Music Badge Tour
Daisies, Brownies and Girl Scout Juniors got their groove on at a music workshop Sunday at Camp Arnaz in Ventura.
Led by Simi Valley Girl Scout alumnae Lynnzee Fraye, 19, and her 13-year-old triplet brothers and March 4th bandmates Mitchell, Garrett and Spencer Fraye, the participants learned music basics and made their own percussion instruments.
The boys, who are all members of Boy Scout Troop 633, gave presentations to the 50 girls, age 5 to 12, from the Central Coast Girl Scout Council.
Spencer was on guitar, Garrett on bass, and Mitchell on drums. Lynnzee, who plays keyboard and is the band’s lead singer, taught the girls about pop music from around the world and the basics of reading music.
“Learning by doing and cooperative learning is part of the Girl Scout process,” said Tammy Gentry, the council’s communications director. “Events like this provide the girls with the opportunity to try something new.”
The lessons weren’t just musical.
“I learned a lot of cool stuff to play on my piano,” said Sofia Flores, 9. “And I learned to always keep my mind open to new ideas.”
The March 4th band is very much a family endeavor, with parents D’Anne and Vern Fraye serving as their children’s managers, publicists, roadies, sound engineers and schedulers. The band recently was featured on NBC digital’s Cozi TV in “The Next Great Family Band” talent competition.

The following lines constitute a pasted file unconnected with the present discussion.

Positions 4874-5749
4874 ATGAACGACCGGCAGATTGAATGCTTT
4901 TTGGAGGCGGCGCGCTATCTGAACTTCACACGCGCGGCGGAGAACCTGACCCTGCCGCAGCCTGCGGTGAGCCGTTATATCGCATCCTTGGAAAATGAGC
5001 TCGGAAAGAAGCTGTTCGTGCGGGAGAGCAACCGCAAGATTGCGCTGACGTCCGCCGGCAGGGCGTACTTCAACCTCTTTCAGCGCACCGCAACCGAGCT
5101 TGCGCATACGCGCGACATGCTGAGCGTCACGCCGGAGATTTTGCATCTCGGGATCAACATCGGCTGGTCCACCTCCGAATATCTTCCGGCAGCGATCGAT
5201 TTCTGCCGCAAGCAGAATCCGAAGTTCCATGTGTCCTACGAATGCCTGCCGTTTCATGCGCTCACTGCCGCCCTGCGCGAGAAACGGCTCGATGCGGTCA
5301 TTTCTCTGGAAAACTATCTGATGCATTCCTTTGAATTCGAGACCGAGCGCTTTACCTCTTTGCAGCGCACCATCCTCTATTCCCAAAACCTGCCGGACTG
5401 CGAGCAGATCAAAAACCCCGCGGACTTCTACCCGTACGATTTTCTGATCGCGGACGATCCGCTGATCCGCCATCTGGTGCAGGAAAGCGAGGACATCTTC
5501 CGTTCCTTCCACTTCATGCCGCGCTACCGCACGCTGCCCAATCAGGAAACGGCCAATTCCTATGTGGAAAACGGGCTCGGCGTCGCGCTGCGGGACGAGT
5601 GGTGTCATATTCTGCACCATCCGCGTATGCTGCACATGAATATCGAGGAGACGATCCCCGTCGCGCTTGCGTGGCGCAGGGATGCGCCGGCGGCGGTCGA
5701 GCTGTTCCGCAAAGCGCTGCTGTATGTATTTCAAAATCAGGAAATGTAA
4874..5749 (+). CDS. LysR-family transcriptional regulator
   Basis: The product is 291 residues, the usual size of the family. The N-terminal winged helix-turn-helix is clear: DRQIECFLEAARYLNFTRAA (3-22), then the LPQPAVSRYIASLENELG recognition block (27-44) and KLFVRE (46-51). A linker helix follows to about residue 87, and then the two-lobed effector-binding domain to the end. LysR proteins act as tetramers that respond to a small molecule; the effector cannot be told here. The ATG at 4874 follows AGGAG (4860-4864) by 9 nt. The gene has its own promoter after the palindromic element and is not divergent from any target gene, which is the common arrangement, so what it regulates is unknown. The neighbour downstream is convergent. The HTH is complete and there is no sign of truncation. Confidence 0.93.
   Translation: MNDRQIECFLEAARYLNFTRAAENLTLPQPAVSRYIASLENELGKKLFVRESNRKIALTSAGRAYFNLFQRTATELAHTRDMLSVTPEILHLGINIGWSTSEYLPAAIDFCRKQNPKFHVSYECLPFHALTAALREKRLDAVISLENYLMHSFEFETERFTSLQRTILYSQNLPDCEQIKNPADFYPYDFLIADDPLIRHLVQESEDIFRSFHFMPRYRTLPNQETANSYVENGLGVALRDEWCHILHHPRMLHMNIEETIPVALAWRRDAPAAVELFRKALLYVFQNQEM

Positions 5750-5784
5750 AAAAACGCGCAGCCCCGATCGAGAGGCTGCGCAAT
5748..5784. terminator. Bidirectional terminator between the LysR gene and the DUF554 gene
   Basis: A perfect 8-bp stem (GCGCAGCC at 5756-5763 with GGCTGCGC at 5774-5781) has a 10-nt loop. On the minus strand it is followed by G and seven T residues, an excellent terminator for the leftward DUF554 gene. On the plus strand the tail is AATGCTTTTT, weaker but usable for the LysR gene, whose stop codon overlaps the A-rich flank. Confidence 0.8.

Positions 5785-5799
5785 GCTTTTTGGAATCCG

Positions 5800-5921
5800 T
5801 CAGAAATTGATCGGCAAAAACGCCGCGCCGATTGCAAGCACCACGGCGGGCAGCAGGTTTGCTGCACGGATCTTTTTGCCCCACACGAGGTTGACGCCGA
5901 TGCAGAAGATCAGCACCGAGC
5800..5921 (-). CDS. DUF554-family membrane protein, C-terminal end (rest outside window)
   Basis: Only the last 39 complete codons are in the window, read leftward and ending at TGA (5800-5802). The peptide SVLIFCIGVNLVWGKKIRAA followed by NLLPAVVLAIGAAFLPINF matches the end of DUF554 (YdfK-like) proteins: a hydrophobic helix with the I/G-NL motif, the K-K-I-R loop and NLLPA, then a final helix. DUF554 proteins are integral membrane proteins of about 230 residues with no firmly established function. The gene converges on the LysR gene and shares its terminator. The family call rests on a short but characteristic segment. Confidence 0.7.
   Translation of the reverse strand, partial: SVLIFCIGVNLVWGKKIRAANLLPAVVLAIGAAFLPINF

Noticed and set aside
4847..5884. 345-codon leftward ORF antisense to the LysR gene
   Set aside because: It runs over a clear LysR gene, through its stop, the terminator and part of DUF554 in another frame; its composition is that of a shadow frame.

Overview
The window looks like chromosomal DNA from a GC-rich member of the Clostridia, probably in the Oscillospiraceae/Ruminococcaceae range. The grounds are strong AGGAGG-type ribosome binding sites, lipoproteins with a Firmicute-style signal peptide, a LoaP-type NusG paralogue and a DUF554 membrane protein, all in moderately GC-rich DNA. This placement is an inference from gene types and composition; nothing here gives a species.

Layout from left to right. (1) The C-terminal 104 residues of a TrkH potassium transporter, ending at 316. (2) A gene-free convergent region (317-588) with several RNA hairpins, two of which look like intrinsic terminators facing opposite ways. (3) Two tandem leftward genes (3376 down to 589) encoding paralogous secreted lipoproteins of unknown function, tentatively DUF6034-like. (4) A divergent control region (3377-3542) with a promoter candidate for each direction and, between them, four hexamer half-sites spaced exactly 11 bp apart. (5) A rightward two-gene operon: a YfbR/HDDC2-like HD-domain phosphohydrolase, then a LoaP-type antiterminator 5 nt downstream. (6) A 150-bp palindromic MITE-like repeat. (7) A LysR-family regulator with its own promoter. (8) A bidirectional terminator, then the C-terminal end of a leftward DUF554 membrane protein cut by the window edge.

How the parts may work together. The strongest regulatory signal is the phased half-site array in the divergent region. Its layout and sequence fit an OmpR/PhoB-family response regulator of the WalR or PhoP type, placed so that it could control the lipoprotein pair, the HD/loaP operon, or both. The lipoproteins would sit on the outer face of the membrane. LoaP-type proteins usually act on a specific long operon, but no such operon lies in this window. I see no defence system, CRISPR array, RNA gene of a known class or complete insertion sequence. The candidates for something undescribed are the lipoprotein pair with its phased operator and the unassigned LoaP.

Gibson Epiphone is sponsoring the March 4th “Girl Scouts Rock” tour by providing the boys with the various electric guitars they use in performances.“Lynnzee started her own band when she was 14. We would drag the boys along to her gigs, and when they were 11 they started their own band. March 4th is their birthday,” D’Anne Fraye said. “Lynnzee joined with them last year for the television show, and now we have an all-family band.”
For the workshop’s grand finale, March 4th performed several songs accompanied by the scouts who used the shaker eggs they had made to pump up the percussion at Lynnzee’s direction.“Fortissimo,” Lynnzee called out from the stage. “What does that mean?”
“Real loud,” the girls yelled back as they kept time with the music using their shakers.
Lynnzee was an active member of Troop 60118 for 12 years. Last year, she started teaching music workshops while developing a music therapy program for special needs children. This earned her the Girl Scouts’ highest level of achievement, the Gold Award.
Lynzee’s program has been implemented by First Five of California in Simi Valley and Moorpark.
The sibling band members collaborate to write songs that send a positive message.
“We wrote ‘Breakthrough’ as a response to our feeling that people are often too self centered,” Lynnzee said. “The chorus says, ‘We all can change what this world has come to; let’s change today and create a breakthrough. We should learn from our past to make this world last; there’s strength in us to make it better than it was.’”
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